We all need these moments with Jesus that are more than normal. We all need those spiritual pep rallies that inspire us, motivate us, and encourage us. We all need those moments to rekindle the flame and get fired up for Jesus. You need those moments with Jesus where your soul declares, “It’s wonderful for us to be here!”
Let’s make three shelters as memorials—one for you, one for Moses, and one for Elijah.
Peter was so excited about what He saw and heard and how he felt that he says, “Let’s make three shelters as memorials – one for you, one for Moses, and one for Elijah.”
- These “shelters” were more like a temporary tabernacle that looked like a straw hut. These temporary tabernacles were used during various religious festivals (Festival of Booths) as an expression of worship and as memorials to what God had done in the past. So, Peter wanted to build one for Jesus, another one for Moses, and another one for Elijah. Why would Peter want to do that? Understand this comes from a heart that loves Jesus and from a heart that has committed to leave his job and follow Jesus. Peter wanted to build these tabernacles to honor these individuals and this moment. Even though Peter was trying to honor them in some way and memorialize this moment it was not the right thing to do. As we will see, Jesus was fulfilling everything in the Old Testament represented by Moses and Elijah (the law and the prophets) and Jesus would need to do that through the suffering of the cross. By building these tabernacles, these memorials, it would have slowed down the mission of Jesus.
- Can I say that as Christians we have a tendency to do this? We want to hang to what God did in the past (Moses and Elijah days) and we want to hang on to what Jesus is doing right now, not what He is planning on in the future. We want to build tabernacles, shelters, memorials and either stay still with Jesus or live in the past with Moses and Elijah all the while Jesus is wanting to move forward regarding the mission of saving the world. Let’s be careful that we don’t build our own tabernacles to what God has done in the past that keep us from moving forward with Jesus in our spiritual growth and kingdom mission.
He said this because he didn’t really know what else to say, for they were all terrified.
Mark goes on to give us some insight to why Peter said what he said. According to verse 6, “He said this because he didn’t really know what else to say, for they were all terrified.” I think many of us are like Peter, when we don’t know what to do, we just talk. Peter was not speaking out of faith, but out of fear. Mark says, “they were all terrified.” Let’s make sure we understand the intensity of this fear and why it’s important.
The word “terrified” (ekphobos) means to be overcome with fear and intensely afraid. It literally means to be “frightened out of one’s mind.” Peter’s fear made him say something and want to do something that was not a part of God’s agenda. Peter wanted to stay and build tabernacles to remember this moment, while Jesus was revealing who He was and what His mission was all about. Peter’s fear would have kept him on the mountain if Jesus hadn’t ignored it.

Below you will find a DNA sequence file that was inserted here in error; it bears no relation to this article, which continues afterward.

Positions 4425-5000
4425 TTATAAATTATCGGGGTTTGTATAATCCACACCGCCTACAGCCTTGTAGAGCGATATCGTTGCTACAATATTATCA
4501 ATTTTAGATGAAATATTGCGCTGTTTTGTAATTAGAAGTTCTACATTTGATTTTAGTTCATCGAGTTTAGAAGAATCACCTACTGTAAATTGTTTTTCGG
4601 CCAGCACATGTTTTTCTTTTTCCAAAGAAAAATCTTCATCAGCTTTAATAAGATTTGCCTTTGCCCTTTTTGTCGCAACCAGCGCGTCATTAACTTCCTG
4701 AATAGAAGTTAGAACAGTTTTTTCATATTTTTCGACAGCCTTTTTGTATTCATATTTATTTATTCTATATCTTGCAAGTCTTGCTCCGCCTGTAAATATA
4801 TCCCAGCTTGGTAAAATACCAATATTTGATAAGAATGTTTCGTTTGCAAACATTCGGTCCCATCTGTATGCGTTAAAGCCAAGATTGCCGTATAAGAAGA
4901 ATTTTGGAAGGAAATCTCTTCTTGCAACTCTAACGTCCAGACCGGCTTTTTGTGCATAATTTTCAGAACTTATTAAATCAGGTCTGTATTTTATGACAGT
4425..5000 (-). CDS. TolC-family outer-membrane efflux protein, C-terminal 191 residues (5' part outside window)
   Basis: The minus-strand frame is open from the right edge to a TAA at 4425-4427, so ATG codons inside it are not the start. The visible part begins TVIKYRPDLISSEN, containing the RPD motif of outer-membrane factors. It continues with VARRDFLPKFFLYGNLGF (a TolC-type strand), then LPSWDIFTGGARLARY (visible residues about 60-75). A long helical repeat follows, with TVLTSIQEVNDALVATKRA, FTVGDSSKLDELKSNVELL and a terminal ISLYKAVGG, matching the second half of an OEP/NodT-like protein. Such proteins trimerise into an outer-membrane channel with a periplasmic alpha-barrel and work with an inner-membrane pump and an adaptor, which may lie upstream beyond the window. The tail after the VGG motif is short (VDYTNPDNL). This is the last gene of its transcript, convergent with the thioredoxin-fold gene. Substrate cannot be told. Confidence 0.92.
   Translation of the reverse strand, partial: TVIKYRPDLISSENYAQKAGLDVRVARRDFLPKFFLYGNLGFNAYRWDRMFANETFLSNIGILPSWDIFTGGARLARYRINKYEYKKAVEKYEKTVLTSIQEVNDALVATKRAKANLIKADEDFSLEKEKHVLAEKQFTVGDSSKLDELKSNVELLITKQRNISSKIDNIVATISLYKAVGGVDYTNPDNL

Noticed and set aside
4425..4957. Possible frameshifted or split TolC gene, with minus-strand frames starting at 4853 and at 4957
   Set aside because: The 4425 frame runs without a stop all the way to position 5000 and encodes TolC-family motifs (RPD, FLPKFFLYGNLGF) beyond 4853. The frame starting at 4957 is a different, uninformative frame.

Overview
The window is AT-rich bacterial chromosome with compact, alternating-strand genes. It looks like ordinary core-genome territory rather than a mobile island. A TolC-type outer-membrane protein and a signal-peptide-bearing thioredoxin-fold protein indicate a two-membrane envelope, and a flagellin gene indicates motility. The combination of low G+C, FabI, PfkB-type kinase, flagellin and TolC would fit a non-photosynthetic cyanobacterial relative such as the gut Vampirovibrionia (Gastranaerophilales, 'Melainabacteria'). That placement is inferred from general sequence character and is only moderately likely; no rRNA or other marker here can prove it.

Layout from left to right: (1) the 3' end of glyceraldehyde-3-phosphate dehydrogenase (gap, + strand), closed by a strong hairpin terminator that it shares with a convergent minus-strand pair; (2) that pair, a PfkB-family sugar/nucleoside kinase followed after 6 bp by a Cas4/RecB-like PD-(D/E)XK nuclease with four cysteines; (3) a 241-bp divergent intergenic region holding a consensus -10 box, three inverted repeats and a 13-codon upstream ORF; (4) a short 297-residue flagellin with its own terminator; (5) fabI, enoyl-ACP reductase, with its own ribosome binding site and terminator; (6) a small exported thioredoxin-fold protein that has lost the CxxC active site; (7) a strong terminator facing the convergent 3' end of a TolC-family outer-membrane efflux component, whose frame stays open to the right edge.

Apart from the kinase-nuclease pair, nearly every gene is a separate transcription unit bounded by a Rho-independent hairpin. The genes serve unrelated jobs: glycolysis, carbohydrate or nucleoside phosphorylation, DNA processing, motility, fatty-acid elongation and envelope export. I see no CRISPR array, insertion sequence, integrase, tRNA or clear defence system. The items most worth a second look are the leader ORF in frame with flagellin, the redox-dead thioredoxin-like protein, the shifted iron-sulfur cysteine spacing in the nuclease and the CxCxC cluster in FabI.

Listen carefully, when God shows up in your life and you sense that a change is about to happen one of the emotions you are going to experience is fear. You are not going to know what to say, what to do, or how to react to what God is doing. When God is doing something significant in your life and you sense this fear coming over you the best thing to do is nothing at all… until God gives you clear direction on what to do next. Sometimes you need to simply soak in what God is doing before you take the next step or before you declare something.
Then a cloud overshadowed them, and a voice from the cloud said, “This is my dearly loved Son. Listen to him.”
What caused Peter to stop talking and start listening again? Mark says in verse 7, “Then a cloud overshadowed them, and a voice from the cloud said, ‘This is my dearly loved Son. Listen to him.’” Peter’s suggestion about building three tabernacles to memorialize this moment was completely ignored by Jesus. There is no response by Jesus to that offer. Jesus loves you very much and sometimes the most loving thing He does for us is to ignore some of our request and suggestions because He knows we don’t get the big picture nor understand what is truly happening in the situation. I am thankful that Jesus does not feel the need to correct me every time I pray something that is wrong or ask for something that is not needed. He just moves on and takes me with Him and allows me to figure it out as we journey through life.
So, what caused Peter to stop talking and start listening again? Two things and they are both connected.
- Mark tells us that a cloud “overshadowed” Luke tells us the cloud “covered” them (Luke 9:34, NLT) and Matthew says “a bright cloud overshadowed them” (Matt. 17:5, NLT). This was a sudden event, it happened quickly. This was a divine and supernatural moment. Usually, when God shows up in a cloud it is to provide protection and guidance. It is what is known as God’s Shekinah glory.
- Mark then tells us, “A voice from the cloud said, ‘This is my dearly loved Son. Listen to him.’” There are two times when God the Father spoke in the gospel of Mark. The first time was back at the baptism of Jesus in Mark 1 where He said, “You are my dearly love Son, and you bring me great joy” (Mark 1:11, NLT). The first time God the Father spoke it was to Jesus, but the second time God the Father spoke it was to the disciples.
The Heavenly Father declared two things about Jesus.